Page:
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We come next to the Court of Exchequer, the last, although not the least in importance, of the Common Law Courts, which, owing to its control of the business of the revenue, was usually presided over by judges-puisne as well as chief-drawn from the English bar. At the time of which I write, the chief seat was, however, occupied by an Irishman in the person of Thomas Marlay. His principal claim to remembrance now is the fact that he was the maternal grandfather of Henry Grattan, but in his day he was one of the best-known of the judges, and was recognised as a gentleman and scholar, with a sense of humour, who upheld the reputation of the Irish Bench for dignity and learning as well as native wit. The polished Lord Chesterfield, although he refers on one occasion to the rigour of Marlay's Court, took great delight in Marlay's society, and, while viceroy of Ireland, visited the idler of Celbridge Abbey," as he calls Marlay, in the home of Vanessa, which had become Marlay's country seat. Marlay was descended from a merchant of Newcastle-on-Tyne, known as “the rich knight," who lost his property in fighting for the royal cause in the Civil War, and was son of an officer who settled in Ireland during the Restoration period. He was educated at Trinity College, Dublin, of which he became a Scholar, and his University conferred on him, while practising at the bar, by special grace the degree of Doctor of Laws. Like other Irishmen, Marlay sought promotion to the Judicial Bench through Parliament, of which he became a member on the accession of George I., as representative of the borough of Newtown Limavady. Six years later, in 1720, he was appointed Solicitor-General, and some years later was promoted to the Attorney-Generalship, then sitting in Parliament for the borough of Lanesborough, for which he was returned after a contested election. In some verses on the members of the Irish bar, written in the twenties of the eighteenth century, Marlay, who was placed first, is thus referred to

“ Thomas Marlay the great,

Who, in primitive state,
Was ne'er for a drudge designed, Sir;

Your French gibberish he

Takes great nonsense to be,
And is one of your sages refined, Sir."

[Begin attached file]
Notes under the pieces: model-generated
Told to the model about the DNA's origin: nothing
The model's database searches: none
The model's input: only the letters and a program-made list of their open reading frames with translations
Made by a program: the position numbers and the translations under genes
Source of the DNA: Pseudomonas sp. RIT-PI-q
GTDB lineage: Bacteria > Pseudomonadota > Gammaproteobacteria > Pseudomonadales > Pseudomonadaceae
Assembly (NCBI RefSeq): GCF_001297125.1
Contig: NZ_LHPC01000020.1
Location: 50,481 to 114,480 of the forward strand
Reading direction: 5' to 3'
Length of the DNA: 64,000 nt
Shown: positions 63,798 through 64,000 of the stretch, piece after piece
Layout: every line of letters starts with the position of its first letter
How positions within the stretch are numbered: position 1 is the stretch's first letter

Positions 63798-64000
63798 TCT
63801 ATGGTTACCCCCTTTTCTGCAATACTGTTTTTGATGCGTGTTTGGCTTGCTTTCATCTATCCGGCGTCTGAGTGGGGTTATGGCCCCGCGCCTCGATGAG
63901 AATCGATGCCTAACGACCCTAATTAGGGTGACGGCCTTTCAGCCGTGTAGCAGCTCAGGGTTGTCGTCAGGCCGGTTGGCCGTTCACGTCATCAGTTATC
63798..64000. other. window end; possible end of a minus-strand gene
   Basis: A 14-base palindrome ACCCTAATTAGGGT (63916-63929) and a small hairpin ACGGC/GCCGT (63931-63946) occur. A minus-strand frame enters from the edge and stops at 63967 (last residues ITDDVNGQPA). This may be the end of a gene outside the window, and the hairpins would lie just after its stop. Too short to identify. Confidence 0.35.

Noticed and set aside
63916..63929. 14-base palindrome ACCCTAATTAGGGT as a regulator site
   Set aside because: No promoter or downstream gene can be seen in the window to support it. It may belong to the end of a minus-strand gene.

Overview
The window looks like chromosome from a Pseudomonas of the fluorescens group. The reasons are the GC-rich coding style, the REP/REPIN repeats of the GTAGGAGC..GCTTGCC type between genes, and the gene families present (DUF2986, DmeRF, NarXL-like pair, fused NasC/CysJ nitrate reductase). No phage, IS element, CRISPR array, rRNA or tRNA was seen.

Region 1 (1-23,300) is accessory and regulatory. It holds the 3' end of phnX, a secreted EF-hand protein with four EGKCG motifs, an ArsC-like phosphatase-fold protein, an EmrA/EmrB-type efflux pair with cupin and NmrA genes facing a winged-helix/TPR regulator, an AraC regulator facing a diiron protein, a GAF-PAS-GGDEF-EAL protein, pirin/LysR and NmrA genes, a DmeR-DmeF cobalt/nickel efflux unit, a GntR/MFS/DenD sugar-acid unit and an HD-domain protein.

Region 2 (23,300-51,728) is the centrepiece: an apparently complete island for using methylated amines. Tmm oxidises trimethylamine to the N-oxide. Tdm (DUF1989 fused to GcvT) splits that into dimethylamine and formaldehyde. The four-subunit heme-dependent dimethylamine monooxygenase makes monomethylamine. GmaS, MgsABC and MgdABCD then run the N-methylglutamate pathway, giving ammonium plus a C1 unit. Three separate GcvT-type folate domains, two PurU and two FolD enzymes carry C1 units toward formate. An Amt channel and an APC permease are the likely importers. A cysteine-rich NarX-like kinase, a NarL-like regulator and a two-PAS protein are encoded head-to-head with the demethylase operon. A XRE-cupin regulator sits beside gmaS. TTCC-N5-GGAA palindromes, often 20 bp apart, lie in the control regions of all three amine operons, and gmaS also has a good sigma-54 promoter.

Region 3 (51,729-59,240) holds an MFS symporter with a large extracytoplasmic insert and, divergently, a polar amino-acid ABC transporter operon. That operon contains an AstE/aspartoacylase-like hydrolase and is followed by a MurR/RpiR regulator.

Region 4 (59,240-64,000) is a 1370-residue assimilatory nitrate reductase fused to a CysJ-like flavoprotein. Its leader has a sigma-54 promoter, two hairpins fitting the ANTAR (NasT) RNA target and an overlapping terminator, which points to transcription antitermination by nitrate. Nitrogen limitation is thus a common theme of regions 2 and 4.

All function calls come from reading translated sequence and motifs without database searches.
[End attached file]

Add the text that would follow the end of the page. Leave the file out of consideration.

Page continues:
When a vacancy occurred in 1730 in the chief seat in the Exchequer, Primate Boulter had apparently nothing to urge against Marlay's promotion, except his political views, which widely differed from the Primate's, as is shown in his having stated on one occasion that it would be a lasting reflection on an Irishman to apply for a British Act of Parliament to regulate property in Ireland; and, owing to his commanding merit, Marlay was appointed Chief Baron.

The position of Chief Baron, Marlay exchanged on the death of Rogerson for that of Chief Justice of the King's Bench. While in the latter court, on two occasions his judicial impartiality was impugned. The first occasion was in connexion with a prosecution for perjury instituted against one of the principal witnesses in the well-known suit between the claimant to the peerages of Anglesea and Altham, and the then holder of those titles. The prosecution for perjury came on in the King's Bench; and after a trial which, in accordance with the custom of that time, was carried on without adjournment, and lasted from six o'clock one morning until nearly six o'clock the next morning, it resulted in the acquittal of the defendant, thus reversing the verdict which had been given a year or two before in the original legal proceedings. The second occasion on which Marlay's conduct was the subject of comment was in connexion with a charge delivered to the Grand Jury of Dublin, in which he inveighed against Charles Lucas. As regards his conduct on the first occasion, it may be observed that the case was one of the most remarkable on record for conflicting evidence; and with regard to his attitude towards Lucas, he is said by Grattan's son to have only discharged his duty. Marlay retired from the Bench in 1751 ; and five years later, in 1756, his death took place suddenly at Drogheda, where he was on a visit to another distinguished judge of that time, Henry Singleton. Although the following lines, which appeared in the Dublin press of that day, leave something to be desired as poetry, I venture to quote them in proof of the veneration in which Marlay was held

What ! Marlay gone! O death! how do I grudge